The administrative, religious, and living areas of Thebes were all built on the eastern bank of the river, under the rising sun, with its symbolic associations with life and rebirth. The great necropoli of the Valley of the Kings, the Valley of the Nobles, and the Valley of the Queens, along with the associated mortuary temples, are located on the western side, the land of the setting sun, associated with death. Modern Luxor has developed in much the same fashion, with the main hotels, offices, and restaurants all on the east bank. The main street on the east bank is Corniche el Nil, or Khalid Ibn el Walid Street as it is known where it doesn't run directly on the water. This runs the length of the town from the Sheraton Luxor at the southern end to Karnak Temple and beyond at the northern. The most important point of reference is the Old Winter Palace on Corniche el Nil. This classic hotel is close to the souk, downtown (such as it is), and Luxor Temple, and is situated in the middle of a useful cluster of stores and travel agencies.
The West Bank is less commercially developed, a lot quieter, and a little less densely populated by annoying men who will pester you to buy something. You can get there on the ferry that leaves from just below Luxor Temple. It leaves about every 15 or 20 minutes (really, it just leaves when it leaves -- buy your ticket, get on the boat, and enjoy the scenery), and costs LE1 (20?/10p). Alternatively, hire one of the little motorized falucas from any of the docks along the river banks. If you go straight across from near Luxor Temple, the standard fare is LE5 (90?/45p). You will be quoted substantially more at first, but stand your ground. From the ferry dock on the other side, there is one main street that runs directly west for about 5km (3 miles) to the necropoli, temples, and the ticket office. To the left of this street there is a dusty bundle of buildings wrapped in a tangle of narrow roads. This is where the hotels listed below are located.
The tourist information office in Luxor is located on the Corniche below Luxor Temple. There is little point in going, however, as they have almost no useful information and there doesn't seem to be anybody working there who speaks English. For maps, the best place to go is Gaddis & Co., in the mall directly in front of the Winter Palace.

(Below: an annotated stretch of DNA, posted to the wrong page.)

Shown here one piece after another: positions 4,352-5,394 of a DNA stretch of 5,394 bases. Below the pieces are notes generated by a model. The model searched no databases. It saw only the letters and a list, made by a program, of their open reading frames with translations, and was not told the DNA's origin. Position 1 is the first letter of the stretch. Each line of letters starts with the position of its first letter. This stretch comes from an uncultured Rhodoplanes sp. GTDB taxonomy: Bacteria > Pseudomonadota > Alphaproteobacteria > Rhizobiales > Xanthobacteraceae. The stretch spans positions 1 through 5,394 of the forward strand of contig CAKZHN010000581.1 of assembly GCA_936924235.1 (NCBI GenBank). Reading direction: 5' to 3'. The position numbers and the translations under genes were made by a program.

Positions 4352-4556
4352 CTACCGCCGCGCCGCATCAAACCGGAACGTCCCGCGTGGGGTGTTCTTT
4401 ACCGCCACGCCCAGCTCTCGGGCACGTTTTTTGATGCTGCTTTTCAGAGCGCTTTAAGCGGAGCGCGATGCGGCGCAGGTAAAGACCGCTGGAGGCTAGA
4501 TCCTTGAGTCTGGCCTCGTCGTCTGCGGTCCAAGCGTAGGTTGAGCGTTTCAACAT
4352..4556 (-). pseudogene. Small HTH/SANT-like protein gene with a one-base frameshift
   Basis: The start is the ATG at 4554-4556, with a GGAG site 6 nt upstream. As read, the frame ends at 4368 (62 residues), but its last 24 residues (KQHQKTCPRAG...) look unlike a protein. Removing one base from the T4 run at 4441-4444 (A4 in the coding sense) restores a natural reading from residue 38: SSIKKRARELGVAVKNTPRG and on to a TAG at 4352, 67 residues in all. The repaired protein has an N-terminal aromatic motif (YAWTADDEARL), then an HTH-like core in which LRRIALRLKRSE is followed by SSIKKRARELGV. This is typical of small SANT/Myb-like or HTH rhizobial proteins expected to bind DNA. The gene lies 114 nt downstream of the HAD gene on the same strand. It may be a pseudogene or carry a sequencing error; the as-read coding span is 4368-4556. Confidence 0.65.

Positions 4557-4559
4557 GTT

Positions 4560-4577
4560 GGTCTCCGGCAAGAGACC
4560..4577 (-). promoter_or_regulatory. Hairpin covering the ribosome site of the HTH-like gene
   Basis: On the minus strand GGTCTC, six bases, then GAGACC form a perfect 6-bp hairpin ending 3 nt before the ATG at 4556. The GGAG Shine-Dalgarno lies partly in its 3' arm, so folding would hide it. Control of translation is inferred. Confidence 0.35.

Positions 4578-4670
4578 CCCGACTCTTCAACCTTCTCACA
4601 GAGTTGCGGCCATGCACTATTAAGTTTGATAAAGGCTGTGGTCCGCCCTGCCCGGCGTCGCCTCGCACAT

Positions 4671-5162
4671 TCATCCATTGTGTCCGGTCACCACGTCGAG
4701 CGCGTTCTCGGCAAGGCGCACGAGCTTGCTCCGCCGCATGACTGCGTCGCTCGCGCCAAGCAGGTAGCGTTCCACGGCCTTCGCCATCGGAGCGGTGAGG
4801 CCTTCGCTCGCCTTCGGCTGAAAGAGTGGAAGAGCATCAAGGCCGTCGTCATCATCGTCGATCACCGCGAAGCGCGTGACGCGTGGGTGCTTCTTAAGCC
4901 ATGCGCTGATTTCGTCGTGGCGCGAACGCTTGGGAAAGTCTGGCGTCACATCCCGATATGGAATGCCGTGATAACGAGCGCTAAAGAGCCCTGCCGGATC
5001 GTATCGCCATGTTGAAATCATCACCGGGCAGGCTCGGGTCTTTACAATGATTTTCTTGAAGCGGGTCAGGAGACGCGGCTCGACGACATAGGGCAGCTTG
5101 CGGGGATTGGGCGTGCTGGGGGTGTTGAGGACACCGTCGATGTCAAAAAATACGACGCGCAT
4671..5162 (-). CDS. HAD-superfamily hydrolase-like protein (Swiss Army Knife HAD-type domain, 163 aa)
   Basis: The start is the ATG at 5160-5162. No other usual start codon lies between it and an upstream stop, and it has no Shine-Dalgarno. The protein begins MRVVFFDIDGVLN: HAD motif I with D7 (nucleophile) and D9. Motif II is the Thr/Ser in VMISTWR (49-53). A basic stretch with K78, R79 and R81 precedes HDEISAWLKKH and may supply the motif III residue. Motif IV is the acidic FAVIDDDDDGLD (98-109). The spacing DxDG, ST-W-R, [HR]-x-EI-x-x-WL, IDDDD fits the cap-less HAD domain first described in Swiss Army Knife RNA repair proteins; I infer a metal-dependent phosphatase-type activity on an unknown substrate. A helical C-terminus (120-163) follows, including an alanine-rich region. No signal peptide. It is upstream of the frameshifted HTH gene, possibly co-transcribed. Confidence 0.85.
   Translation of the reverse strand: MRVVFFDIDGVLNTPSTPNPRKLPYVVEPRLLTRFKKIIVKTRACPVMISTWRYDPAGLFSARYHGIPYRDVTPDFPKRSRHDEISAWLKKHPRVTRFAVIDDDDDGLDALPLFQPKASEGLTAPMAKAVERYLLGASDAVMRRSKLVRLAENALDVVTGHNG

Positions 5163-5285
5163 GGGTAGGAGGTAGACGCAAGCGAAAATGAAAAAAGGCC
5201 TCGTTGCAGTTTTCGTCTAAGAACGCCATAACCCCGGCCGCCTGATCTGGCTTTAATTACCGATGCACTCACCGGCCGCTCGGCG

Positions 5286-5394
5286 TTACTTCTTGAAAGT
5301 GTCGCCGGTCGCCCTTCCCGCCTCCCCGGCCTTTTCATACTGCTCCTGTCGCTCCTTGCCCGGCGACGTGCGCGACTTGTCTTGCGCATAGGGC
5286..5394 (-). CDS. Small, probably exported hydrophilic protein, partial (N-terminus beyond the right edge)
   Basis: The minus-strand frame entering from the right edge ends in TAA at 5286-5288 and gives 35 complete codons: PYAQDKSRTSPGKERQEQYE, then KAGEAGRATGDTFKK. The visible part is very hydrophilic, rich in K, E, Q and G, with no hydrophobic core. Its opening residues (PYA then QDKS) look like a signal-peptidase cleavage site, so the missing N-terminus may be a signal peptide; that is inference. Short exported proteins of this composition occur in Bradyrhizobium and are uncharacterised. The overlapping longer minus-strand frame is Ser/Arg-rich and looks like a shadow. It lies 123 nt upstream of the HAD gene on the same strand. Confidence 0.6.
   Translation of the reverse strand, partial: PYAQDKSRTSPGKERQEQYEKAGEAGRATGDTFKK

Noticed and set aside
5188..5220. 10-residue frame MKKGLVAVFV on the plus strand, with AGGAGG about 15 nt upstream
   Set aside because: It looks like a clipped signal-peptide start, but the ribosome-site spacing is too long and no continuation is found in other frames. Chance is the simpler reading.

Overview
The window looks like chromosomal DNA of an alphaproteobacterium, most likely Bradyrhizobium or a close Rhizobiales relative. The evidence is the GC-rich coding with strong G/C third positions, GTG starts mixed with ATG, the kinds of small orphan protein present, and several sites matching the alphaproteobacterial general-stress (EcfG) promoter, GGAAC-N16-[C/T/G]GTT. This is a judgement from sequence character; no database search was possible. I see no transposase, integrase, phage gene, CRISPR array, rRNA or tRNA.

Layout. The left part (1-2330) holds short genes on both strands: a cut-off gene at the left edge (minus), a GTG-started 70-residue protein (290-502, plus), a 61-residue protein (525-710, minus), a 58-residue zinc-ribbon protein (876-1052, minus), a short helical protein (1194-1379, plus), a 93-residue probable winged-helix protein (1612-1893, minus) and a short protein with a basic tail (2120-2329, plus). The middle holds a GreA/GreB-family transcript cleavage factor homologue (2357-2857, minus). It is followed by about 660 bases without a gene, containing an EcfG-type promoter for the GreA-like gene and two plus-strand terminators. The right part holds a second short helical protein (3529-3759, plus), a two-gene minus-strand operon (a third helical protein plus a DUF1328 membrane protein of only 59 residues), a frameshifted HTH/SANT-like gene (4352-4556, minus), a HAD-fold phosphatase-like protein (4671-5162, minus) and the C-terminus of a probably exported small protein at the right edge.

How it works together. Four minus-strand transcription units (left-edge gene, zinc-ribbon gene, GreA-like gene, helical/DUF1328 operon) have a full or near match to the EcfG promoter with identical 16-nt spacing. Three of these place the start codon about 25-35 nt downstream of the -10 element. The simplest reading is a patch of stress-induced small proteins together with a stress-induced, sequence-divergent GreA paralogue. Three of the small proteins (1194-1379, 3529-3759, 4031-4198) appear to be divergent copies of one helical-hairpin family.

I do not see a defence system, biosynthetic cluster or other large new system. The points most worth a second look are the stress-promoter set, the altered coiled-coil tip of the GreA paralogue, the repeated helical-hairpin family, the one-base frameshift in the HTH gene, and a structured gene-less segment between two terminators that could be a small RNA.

With most hotels now offering in-house Internet, the need for the Internet cafe has dwindled somewhat. If you're looking around, though, you'll have no problem finding one. Expect to pay LE10 ($1.80/95p) or less per hour. My favorite, Friends Internet Cafe, on Salah el Din Street (tel. 095/2367260), is located behind the Old Winter Palace. It has eight reasonably new computers, good bandwidth, and a small coffee bar. Over on the West Bank, try Europa, on the main road near the ferry dock. It only has four PCs, but the service is extremely friendly, the bandwidth is great, and the price is right at LE5 (90?/45p) per hour. It also has Wi-Fi and an extra Ethernet connection for laptops.
There are numerous companies in Luxor that can arrange half-day, full-day, and longer sightseeing itineraries for you. The sheer number, however, means that there are quite a few shady operators on the market and several that will waste your time with tours of retail outlets that are paying them to bring in customers. If you use the right company, though, it can be a hassle-free and even cost-effective way of arranging your stay.
Before venturing out to find a company that can arrange your tours, however, your very first stop should be the lobby of your hotel -- every hotel in Luxor will have a way of arranging for transport, tours, cruises, and balloon rides, and many will do just as good a job as one of the companies listed below. Odds are that you won't need to go any farther than your own front door.
If you do find that you need services that go beyond what's available in your hotel, the companies listed below have a proven track record of reliable, high-quality service. If you'd like to shop around further, there is a row of offices in front of the Old Winter Palace that houses a number of companies that have been there for a long time and may find you cheaper prices. That said, I found the services at the American Express office here and in Aswan to be consistently disappointing -- with inaccurate information and bad service -- and I would avoid both for any kind of local travel arrangements.
- Karnak: You won't be inspired by the demeanor of the staff or the look of the facilities at this little office on the Corniche, but they will get you where you're going, and do it for less than Thomas Cook (below). They have a long list of prepared tours and packages and can book cars and minivans. Corniche el Nil; tel. 095/2372360 or 0106082816 mobile.
- Nobles: Of the bigger local firms, this is also one of the best organized and highest profile. They run trips around Upper Egypt as well as offer day and overnight excursions to the Red Sea and Cairo. Khalid Ibn el Walid Street (Corniche just before first Midan after the Old Winter Palace); tel. 095/2373155; fax 095/2376588; www.noblestour.com.
- Thomas Cook: With a couple of branch offices around town, I recommend going to the main one in front of the Old Winter Palace. They're a little more expensive than other agencies, but a little more efficient as well and generally deal in higher-quality products. Try Thomas Cook first for comfortable, low-hassle arrangements around Upper Egypt. Just don't expect them to answer e-mails. Corniche el Nil; tel. 095/2372402 or 095/2372196; fax: 095/2376808; www.thomascookegypt.com.
- Thomson Tours: This British company does a brisk trade here with British tourists. They can be trusted to use reputable, well-insured local companies to provide tours of the monuments, balloon rides, and day trips to Cairo. They keep a representative in Luxor, who can be found on a rotating basis in the lobbies of the following hotels: the St. Joseph, the Sheraton, the Steigenberger, the Sonesta St. George, the Maritim, Iberotel, Mercur, the Sofitel, and the Old Winter Palace. If you miss them, check the notice posted in the lobby for their schedule. tel. 02/38510102 (this is a Cairo number, which will put you in touch with the local rep).
Note: This information was accurate when it was published, but can change without notice. Please be sure to confirm all rates and details directly with the companies in question before planning your trip.